My 3 favorite interventions for improving mobility are stretching, foam rolling and eccentrics. Stretching and foam rolling are both well known and utilized far and wide to gain mobility excellence everywhere. The lesser known step brother of the mobility family is Mr. eccentric.
What Are Eccentrics and Why Should We Use Them For Improving Mobility?
Eccentrics consist of a muscle firing while it is lengthening. Think of lowering a heavy barbell back down to the floor slowly after lifting it up. The hamstring muscles are firing to control the load to the floor, but they are lengthening at the same time. That’s an eccentric contraction.
What’s cool about eccentric contractions is that they’re known to help improve flexibility. Unlike stretching, they actually change the muscular structure and add additional sarcomeres (units that provide muscular contraction in a muscle) in series to increase length of the muscle tissue.
They’re also phenomenal for building strength throughout a full range of motion at a specific joint. For these reasons I love adding eccentrics as part of a comprehensive program to increase mobility.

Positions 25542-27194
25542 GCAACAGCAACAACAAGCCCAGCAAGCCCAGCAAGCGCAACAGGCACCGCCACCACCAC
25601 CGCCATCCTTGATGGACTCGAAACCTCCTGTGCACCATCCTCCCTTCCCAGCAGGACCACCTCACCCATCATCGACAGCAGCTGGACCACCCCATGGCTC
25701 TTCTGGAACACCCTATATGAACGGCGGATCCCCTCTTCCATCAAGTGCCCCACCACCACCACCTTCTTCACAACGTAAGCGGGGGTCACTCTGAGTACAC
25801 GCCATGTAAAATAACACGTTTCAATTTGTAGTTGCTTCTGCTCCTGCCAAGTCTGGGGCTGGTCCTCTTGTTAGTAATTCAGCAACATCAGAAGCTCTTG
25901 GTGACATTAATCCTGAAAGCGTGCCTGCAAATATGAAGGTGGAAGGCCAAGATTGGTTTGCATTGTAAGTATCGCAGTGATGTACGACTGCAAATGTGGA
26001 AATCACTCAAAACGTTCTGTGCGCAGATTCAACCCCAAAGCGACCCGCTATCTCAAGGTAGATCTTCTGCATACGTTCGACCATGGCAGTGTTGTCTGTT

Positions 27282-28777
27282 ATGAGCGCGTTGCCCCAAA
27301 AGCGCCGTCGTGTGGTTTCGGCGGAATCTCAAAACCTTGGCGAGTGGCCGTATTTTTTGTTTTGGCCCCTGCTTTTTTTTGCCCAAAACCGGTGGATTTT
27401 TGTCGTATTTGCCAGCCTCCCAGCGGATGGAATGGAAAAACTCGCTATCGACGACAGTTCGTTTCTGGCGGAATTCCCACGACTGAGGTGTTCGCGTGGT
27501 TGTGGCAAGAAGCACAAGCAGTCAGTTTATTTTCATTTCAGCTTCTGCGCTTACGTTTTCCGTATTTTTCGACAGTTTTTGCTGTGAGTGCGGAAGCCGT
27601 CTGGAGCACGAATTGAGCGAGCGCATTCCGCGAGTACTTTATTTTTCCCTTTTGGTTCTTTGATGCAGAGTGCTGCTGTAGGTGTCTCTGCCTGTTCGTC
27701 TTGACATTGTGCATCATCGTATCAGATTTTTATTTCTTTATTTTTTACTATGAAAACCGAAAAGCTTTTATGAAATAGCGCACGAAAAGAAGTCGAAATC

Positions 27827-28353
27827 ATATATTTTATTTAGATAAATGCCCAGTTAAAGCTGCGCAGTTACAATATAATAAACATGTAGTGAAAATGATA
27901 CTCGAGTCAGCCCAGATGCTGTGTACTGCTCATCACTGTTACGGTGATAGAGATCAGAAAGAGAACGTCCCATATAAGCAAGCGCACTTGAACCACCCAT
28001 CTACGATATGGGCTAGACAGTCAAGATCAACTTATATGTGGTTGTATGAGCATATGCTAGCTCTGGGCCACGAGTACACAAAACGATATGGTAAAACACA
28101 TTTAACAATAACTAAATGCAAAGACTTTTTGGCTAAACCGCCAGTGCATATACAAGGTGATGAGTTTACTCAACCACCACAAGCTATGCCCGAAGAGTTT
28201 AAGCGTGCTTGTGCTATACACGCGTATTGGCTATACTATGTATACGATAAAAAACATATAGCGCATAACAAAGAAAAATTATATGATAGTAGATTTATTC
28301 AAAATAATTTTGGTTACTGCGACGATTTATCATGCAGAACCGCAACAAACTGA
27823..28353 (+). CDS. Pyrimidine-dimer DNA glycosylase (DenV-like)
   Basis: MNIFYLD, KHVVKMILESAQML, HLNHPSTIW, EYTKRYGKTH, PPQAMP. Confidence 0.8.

Just like stretching and foam rolling, I am a big fan of searching the literature to see what’s the most effective dosage for eccentrics. What dosage will maximize our return with eccentrics? I made a quick video below to show what I’ve found in the literature and how to add eccentrics into your mobility routine:
If you enjoyed this short clip then I wanted to let you know it’s part of a much longer webinar series included with subscription into my Fitness Pain Free Insiders Online Mentoring Program:
I created this series because coaches and personal trainers everywhere are working with athletes in pain every day of the week. This series will tell you exactly what to do (and what not to do) with these athletes so they can continue working towards their goals and prevent injuries in the long haul.
- 7 Reasons Why Athletes Get Hurt in the Gym and What to do About It
- Evidence Based Guide to Mobility Prescription
- What is Pain and What You Need to Know When Dealing with Athletes in Pain
- How to Modify Exercises for Athletes with Knee, Lower Back, Shoulder and Hip Pain
- Plus 30+ hours of webinars about all things fitness and rehabilitation
I lower everything slowly,
Dan Pope DPT, OCS, CSCS, CF L1